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Atlantic Ocean Serves as Backdrop for Sea Chantey Singer - 2002-08-03

Sea chanteys are sailor songs set to the rhythms of work and the open seas. Essentially folk poetry set to music, chanteys address almost every concern a sailor might have, work, women, war, the captain, and the "merry" life ashore. The New England region of the northeastern United States has a particularly rich heritage of sea chanting, dating from the days of wind-powered sailing. VOA's Adam Phillips interviewed a sea chantey expert and singer in the seaport of Portland, Maine.

This is the Atlantic Ocean, the preferred backdrop for Charles Ipcar's great love: sea chanteys. For 12 years, Mr. Ipcar and his friends, all of whom hail from Maine, have been entertaining themselves and others with songs of the sea, both old and new.

I caught up with him in an old marine junk shop near the Portland pier.

Ipcar:"A lot of what we do is the traditional work song that the sailors used for managing the sails and for loading cargo and for managing the anchor -- those kinds of things. Not to mention some of the songs they sang ashore when they were drinking!"
Phillips:"Why would they need songs when they were loading or managing the sails? Why not just go about heir business, grunting?"
Ipcar: "Some of them did that. But when you sang a song like a chantey, it helped get everybody coordinated together, in terms of pulling all at one time or pushing all at one time. 'Heaving or hauling,' as they say."
Phillips:"Would you mind giving me a couple of those songs?"
Ipcar: "Sure. This is a song from Mobile Bay [on the U.S. coast of the Gulf of Mexico], and it's for loading up huge bales of cotton and compacting the bales and stuffing them into the hold. They had giant screw presses for doing this."

"Oh shift that bale and screw it down
Fire a Mingo, Fire Away!
Let's get back to Portland Town
Fire a Mingo, Fire Him Away!
"Oh! when I gets to Portland Town
Fire a Mingo, Fire Him Away!
Gonna pass a line to little Sally Brown
Fire a Mingo, Fire Him Away!"

Phillips:"Now, is there a range of moods to these songs?"
Ipcar: "Oh yeah! A lot of the work songs are one of the few ways that sailors could talk back to the mates and the captains."
Phillips:"So there is a political aspect to it."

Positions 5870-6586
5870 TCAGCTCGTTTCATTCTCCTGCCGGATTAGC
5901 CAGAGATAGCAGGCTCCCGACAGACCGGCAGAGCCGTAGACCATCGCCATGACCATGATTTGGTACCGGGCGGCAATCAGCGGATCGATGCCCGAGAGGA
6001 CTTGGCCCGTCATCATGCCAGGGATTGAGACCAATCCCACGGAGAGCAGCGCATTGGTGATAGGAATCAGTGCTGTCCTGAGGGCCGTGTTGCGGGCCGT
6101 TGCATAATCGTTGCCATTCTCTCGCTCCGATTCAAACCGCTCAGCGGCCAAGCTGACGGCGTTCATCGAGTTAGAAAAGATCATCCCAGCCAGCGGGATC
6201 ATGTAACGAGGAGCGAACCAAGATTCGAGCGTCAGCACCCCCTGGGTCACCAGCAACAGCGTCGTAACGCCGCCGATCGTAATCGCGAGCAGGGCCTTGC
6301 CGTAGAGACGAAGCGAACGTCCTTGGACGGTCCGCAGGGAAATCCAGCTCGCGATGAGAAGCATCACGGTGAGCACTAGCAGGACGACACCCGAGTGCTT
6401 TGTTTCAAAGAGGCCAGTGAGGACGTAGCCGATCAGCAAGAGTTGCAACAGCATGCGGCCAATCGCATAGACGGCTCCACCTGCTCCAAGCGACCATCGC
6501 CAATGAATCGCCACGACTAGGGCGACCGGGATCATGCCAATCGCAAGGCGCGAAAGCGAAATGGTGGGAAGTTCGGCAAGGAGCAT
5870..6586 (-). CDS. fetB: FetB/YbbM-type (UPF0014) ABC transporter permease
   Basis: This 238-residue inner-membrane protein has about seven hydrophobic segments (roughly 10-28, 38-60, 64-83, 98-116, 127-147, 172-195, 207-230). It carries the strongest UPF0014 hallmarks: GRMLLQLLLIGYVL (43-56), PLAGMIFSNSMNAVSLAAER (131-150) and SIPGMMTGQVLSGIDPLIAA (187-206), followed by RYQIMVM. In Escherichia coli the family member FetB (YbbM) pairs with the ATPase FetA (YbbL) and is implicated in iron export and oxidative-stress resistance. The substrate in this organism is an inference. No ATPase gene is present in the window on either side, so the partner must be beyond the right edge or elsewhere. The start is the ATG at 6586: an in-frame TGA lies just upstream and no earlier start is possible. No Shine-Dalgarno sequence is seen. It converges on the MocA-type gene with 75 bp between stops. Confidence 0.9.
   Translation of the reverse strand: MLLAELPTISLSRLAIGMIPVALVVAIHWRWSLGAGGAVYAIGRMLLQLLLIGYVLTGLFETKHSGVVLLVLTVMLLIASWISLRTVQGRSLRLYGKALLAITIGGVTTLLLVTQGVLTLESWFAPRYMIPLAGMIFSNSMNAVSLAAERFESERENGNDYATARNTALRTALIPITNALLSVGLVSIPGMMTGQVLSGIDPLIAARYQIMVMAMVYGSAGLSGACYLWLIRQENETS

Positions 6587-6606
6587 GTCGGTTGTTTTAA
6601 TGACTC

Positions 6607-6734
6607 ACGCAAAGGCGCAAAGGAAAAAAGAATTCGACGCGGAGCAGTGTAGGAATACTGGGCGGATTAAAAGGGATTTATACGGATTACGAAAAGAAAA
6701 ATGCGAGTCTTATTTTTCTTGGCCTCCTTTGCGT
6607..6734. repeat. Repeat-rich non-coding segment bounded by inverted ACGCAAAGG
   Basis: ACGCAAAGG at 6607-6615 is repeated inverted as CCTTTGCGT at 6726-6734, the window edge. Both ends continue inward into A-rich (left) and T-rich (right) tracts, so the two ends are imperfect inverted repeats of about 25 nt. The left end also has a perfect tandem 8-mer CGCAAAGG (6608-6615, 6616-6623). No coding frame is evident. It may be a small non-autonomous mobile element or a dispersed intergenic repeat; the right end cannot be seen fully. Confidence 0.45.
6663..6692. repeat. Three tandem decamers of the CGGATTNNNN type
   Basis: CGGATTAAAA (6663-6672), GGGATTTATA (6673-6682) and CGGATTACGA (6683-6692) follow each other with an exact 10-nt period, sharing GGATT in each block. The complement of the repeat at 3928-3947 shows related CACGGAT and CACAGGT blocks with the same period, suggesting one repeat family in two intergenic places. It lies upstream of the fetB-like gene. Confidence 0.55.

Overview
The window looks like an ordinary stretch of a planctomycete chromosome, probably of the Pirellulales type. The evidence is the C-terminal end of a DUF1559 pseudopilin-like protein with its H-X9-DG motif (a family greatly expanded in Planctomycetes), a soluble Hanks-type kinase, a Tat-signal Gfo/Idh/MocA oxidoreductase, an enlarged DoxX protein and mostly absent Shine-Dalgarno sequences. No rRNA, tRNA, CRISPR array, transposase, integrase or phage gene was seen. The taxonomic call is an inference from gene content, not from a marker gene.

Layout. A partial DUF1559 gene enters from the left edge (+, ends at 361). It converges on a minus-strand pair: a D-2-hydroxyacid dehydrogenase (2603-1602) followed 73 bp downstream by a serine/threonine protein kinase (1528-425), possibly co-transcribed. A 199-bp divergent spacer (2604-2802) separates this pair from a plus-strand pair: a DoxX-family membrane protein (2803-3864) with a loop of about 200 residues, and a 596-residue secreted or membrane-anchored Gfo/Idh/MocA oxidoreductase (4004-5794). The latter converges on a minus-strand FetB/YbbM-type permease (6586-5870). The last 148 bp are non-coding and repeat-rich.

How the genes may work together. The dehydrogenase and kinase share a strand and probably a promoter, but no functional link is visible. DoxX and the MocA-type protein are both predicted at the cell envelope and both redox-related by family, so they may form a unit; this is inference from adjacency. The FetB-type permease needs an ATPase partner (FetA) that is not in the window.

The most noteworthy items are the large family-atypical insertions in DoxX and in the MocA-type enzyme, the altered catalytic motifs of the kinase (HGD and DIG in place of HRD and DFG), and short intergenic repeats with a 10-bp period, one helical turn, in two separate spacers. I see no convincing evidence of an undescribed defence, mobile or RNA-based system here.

Ipcar: "Yes. This is a poem by C. Fox Smith. She was a person who collected sea music back in the 1920s and sailed on some of the square-riggers [large sailing ships] as a woman. And it's called 'Lime House Reach,' from London."

"I fell in love with a Lime House lass
But she has proved untrue
She looked as fresh as a figurehead that's just been painted new
Now she's took and married a Kew Boat lad, and it's time for me to go
But I would have loved you so my dear, I would have loved you so.
"A shake of the foresheet pays for all that a sailor leaves behind
For an alehouse shot a sailor forgot, a sweetheart's faults are all kind
The blooming mud hook's [anchor] off the ground, and it's time for us to go
But I would have loved you so my dear
I would have loved you so!"

Ipcar: "Okay? ... "Some of them are really rollicking drinking songs. Here's a new contemporary one called 'Tanqueray Martini-oh!' It's a hauling chantey."

"As we set sail from Portland Town
with a fleet of Chris Craft [powerboats] all around
From on deck the call came down 'Tanqueray Martini-Oh!'
"It's haul the sheet back with one hand
Set your drink down if you can
And we never set sail out of sight of land/ Tanqueray Martini-Oh!
"It's nine parts gin to one vermouth
It's a yachtsman's friend, and that's the truth
From Casco Bay [Maine] to the Bay of Booth
it's Tanqueray Martini-Oh!
"'All hands on deck!' comes the cry
as gale force winds shred the sky
But we stay dry because we're so high
Tanqueray Martini-Oh
"The captain's laid out on the floor
being elected to get some more
But he broke his leg trying to get onshore
Tanqueray Martini-Oh!"

That's Charles Ipcar, singing a modern sea chantey by the sea in Portland, the largest coastal city in the New England state of Maine.

"It's haul the sheet back with one hand
Set your drink down if you can
And we never sail out of sight of land
Tanqueray Martini-Oh!"